In Kentucky, premises liability is an umbrella term which applies to pretty much any non-motor vehicle accident that happens away from home or work. Examples include swimming pool drownings, falls, negligent security injuries, and dog bites. As outlined below, property owners are usually responsible for these injuries, even if a third party was somehow involved.
Negligent security claims are a good example. Evildoers themselves are morally and legally responsible for robberies, assaults, and other violent crimes. But landlords have a responsibility to protect their tenants. That protection includes reasonable security measures. The amount of necessary security usually depends on the type of property. A low-rent apartment complex next to a bar probably needs tighter security than a high-rent complex next to a hospital.
If the owner breached a legal duty and knew about the hazard which caused the injury, such as a security lapse, a Lexington personal injury attorney might be able to obtain compensation for the victim. This compensation usually includes money for economic losses, such as medical bills, and noneconomic losses, such as pain and suffering.
Some states assign a general duty of care to all landowners. The duty varies slightly based on the facts of the case. But Kentucky still has a distinct, three-tier system which is relatively easy to apply.
- Invitee: If an individual has permission to be on the land and benefits the owner, the owner has a duty of reasonable care to keep the person safe. That permission could be direct or indirect. The benefit could be economic or noneconomic. Pretty much any social guest, customer, or client is an invitee.
- Licensee: A lesser duty applies if the victim had permission to be on the property, but there was no benefit. A guest of an apartment tenant is usually a licensee. This lesser duty requires owners to warn licensees about latent (hidden) defects, such as a loose floorboard.
- Trespasser: No permission and no benefit means no duty, at least in most cases. For example, the frequent trespasser rule sometimes protects victims who continually trespass on land, maybe to hunt or fish.
The duty of reasonable care requires owners to continually inspect the property to make sure it’s safe and immediately, or at least quickly, take care of any safety issues.
Knowledge of Defect
The legal duty only applies if the owner knew, or should have known, about the property hazard. Evidence of actual or constructive knowledge could be direct or circumstantial.
A restroom cleaning report is probably the best example of direct evidence of actual knowledge. Attorneys usually find such smoking guns during the discovery process.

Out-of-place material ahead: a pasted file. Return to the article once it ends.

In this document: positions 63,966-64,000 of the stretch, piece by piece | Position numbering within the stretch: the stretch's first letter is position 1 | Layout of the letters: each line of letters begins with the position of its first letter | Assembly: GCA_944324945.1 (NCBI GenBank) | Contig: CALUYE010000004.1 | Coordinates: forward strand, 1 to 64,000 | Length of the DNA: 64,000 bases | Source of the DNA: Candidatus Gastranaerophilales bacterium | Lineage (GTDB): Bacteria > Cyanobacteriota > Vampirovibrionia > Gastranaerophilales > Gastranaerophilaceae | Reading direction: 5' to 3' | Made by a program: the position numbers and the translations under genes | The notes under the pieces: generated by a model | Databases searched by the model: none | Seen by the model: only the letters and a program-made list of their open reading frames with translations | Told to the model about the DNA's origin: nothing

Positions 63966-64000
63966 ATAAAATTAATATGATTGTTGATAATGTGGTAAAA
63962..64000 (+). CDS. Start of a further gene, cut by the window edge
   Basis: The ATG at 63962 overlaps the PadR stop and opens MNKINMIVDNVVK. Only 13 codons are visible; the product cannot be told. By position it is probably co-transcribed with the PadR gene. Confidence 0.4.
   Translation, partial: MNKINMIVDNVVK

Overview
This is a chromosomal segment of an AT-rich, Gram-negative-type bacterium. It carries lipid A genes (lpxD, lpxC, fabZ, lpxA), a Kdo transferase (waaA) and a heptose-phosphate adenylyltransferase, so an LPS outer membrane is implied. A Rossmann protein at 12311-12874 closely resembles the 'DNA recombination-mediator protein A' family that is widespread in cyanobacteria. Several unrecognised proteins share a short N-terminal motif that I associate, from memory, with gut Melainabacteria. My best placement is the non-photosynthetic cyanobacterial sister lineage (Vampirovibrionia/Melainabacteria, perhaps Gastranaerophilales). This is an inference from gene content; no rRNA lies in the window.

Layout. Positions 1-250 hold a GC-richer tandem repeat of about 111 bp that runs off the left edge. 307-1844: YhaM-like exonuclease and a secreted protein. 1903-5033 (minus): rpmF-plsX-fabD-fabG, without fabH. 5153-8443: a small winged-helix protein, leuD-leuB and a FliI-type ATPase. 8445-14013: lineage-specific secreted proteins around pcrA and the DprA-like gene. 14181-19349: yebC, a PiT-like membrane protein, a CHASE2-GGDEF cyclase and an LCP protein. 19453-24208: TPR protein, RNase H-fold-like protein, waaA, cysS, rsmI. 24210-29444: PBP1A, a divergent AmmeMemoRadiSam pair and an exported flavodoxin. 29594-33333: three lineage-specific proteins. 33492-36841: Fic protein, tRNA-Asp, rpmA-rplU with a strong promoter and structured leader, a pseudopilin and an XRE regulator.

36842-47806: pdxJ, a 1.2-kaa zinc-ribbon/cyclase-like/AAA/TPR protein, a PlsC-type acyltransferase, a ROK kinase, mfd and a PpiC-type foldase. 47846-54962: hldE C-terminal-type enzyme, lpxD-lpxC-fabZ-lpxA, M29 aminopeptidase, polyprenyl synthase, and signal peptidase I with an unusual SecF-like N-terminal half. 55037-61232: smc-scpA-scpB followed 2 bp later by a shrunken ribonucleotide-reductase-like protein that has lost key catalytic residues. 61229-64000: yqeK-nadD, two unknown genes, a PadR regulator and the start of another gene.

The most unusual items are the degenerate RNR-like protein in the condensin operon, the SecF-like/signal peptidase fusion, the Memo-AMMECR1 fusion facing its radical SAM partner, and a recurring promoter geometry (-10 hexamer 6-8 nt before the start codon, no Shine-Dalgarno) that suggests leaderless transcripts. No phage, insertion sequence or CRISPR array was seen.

Judges typically use the time-notice rule to evaluate circumstantial evidence of constructive knowledge. A leaf of lettuce on a grocery store floor is a good example. If the lettuce was crisp, most courts would say that the owner couldn’t have known about the hazard, because the hazard probably just appeared. But if the lettuce leaf is wilted, a store employee probably should have picked it up.
Additional circumstantial evidence, like security camera footage which shows an employee nearby, is also relevant in these circumstances.
Victim/plaintiffs must prove actual or constructive knowledge by a preponderance of the evidence (more likely than not). That’s the lowest standard of proof in Kentucky law.
Assumption of the risk and the open and obvious doctrine are two of the most common defenses in premises liability claims.
Assumption of the risk often involves a “Caution: Wet Floor” or other warning sign. These signs don’t automatically protect owners. They simply make the elements of this defense easier to prove. These elements are:
- The voluntary assumption of
- A known risk.
In this clip, Patrick ran off the cliff because he was too stupid to read the sign. This issue, or at least a similar one, sometimes comes up in real life as well. Mostly due to age or limited English skills, many victims cannot read warning signs or understand what they mean.
Much like assumption of the risk, the open and obvious defense is also fact-specific. Legally, owners aren’t responsible for injuries if the hazard was open and obvious, like a sinkhole or an unrestrained menacing dog. Mostly due to poor eyesight, many victims can’t see such hazards, especially in low-light conditions.
Most owners have a legal responsibility to keep most visitors safe. For a free consultation with an experienced personal injury lawyer in Lexington, contact the Goode Law Office, PLLC. Attorneys can connect victims with doctors, even if they have no insurance or money. #goodelawyers